Tell us a bit about your career so far
- MD, Hacettepe University 2013
- Internal Medicine Residency, Hacettepe University, 2013-2018
- Medical Oncology Fellowship, Hacettepe University Cancer Institute, 2018-2022
What is your current activity?
I recently finished my medical oncology residency at Hacettepe University Cancer Institute, and I am currently conducting my obligatory service in a state hospital (Elazığ City Hospital) as a general medical oncologist. My main academic interests are immuno-oncology and palliative care, and I mostly worked on these topics during my residency. Additionally, I worked on gastrointestinal oncology during my thesis period.
I previously served as the Ambassador for Turkey for the European School of Oncology (2020-2022) and gained important insight and experience regarding the importance of multinational organizations in education and career development. I currently serve as the Young Oncologist Representative for the Turkish Society of Medical Oncology.
Future plans in terms of training/evolvement
I aim to contribute to ongoing efforts in immuno-oncology and palliative care. I plan to be involved in the national and international cohorts evaluating the immunotherapy efficacy and side effects and developing models to predict the immunotherapy benefit precisely. I plan to conduct a long-term fellowship on immuno-oncology to improve my knowledge and gain further insights to plan investigator-initiated studies regarding immunotherapy efficacy and toxicity.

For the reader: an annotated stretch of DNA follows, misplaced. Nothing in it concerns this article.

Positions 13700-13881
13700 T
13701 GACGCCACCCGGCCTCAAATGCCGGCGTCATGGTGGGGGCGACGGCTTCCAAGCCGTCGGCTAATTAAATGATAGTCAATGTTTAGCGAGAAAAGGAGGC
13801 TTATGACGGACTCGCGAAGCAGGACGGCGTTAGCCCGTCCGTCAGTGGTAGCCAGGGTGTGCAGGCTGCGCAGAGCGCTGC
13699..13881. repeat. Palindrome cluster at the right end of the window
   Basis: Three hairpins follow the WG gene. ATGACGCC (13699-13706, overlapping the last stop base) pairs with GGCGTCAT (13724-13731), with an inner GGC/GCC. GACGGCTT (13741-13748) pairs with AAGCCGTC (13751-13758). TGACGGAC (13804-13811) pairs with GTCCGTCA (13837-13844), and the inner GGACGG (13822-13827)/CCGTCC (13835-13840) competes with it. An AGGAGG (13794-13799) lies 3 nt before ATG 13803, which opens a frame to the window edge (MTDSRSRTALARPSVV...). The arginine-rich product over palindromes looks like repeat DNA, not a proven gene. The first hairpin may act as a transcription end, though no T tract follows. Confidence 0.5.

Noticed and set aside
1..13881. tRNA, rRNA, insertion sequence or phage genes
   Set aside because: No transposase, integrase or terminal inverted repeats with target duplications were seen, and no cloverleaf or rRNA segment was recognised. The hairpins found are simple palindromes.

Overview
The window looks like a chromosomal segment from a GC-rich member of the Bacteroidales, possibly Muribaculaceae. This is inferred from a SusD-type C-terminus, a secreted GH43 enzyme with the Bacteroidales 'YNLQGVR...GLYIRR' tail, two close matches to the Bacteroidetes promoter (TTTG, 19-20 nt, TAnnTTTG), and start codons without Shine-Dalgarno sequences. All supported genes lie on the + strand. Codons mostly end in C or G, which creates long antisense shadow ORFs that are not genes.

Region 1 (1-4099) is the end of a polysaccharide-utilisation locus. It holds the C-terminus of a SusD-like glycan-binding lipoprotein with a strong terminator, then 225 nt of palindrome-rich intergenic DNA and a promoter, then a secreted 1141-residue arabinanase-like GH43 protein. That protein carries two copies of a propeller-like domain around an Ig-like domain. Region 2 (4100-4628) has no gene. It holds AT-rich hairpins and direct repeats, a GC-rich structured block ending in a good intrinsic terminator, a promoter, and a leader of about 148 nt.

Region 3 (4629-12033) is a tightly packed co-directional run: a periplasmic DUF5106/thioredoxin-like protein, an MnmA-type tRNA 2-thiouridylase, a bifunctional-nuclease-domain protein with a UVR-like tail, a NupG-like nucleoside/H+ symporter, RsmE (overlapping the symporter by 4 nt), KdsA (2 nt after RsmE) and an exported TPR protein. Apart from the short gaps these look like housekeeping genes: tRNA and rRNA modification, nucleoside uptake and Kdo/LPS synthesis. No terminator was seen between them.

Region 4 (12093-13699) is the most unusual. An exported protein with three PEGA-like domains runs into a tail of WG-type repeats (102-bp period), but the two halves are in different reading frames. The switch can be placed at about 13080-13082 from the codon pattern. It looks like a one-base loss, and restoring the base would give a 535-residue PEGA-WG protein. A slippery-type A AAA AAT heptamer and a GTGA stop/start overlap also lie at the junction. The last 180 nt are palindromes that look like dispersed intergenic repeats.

Why did you choose to become a medical oncologist?
During my medical school years, I had a significant interest in pharmacology, immunology, and molecular pathology, which are the backbone of medical oncology. After entering the clinic, I also had the privilege of having the content of caring for patients with cancer in our oncology hospital. Due to my interest in oncology and hematology, I entered to internal medicine residency and took a thesis in medical oncology. The residency and thesis period enabled me to see astonishing developments in medical oncology and further boosted my ambition to become a medical oncologist. In hopes of contributing to the ongoing developments in oncology and caring for patients with cancer, I decided to become an oncologist and started my oncology fellowship in 2018.
What does your involvement with ESMO and the Young Oncologists Committee (YOC) mean to you?
Becoming a member of ESMO was a life-changing opportunity for me. I attended my first international congress in ESMO Congress 2019 and was amazed by the support of ESMO for the distribution of high-quality scientific research, education, and networking. Furthermore, the support of ESMO to the young oncologists in all ESMO activities was very encouraging for me.
Becoming a member of the Young Oncologists Committee is an excellent opportunity to develop individually as a key opinion leader and mentor and to spread the knowledge and experience I gained to my younger peers and help others grow. The Young Oncologists Committee is a great way to plan the activities according to the needs of younger oncologists as well as the needs of oncologists from resource-limited backgrounds. I plan to be involved in projects that improve coordination and networking across the oncologists from resource-rich and resource-limited settings.
Do you have some good advice you would like to share with your international colleagues?
The most crucial thing is being brave and looking for opportunities. ESMO preceptorships and the ESMO Young Oncologist Committee activities are great ways of networking and finding these opportunities. Lastly, not discouraging from failures and trying to get better every day in small steps helped me and could help everyone.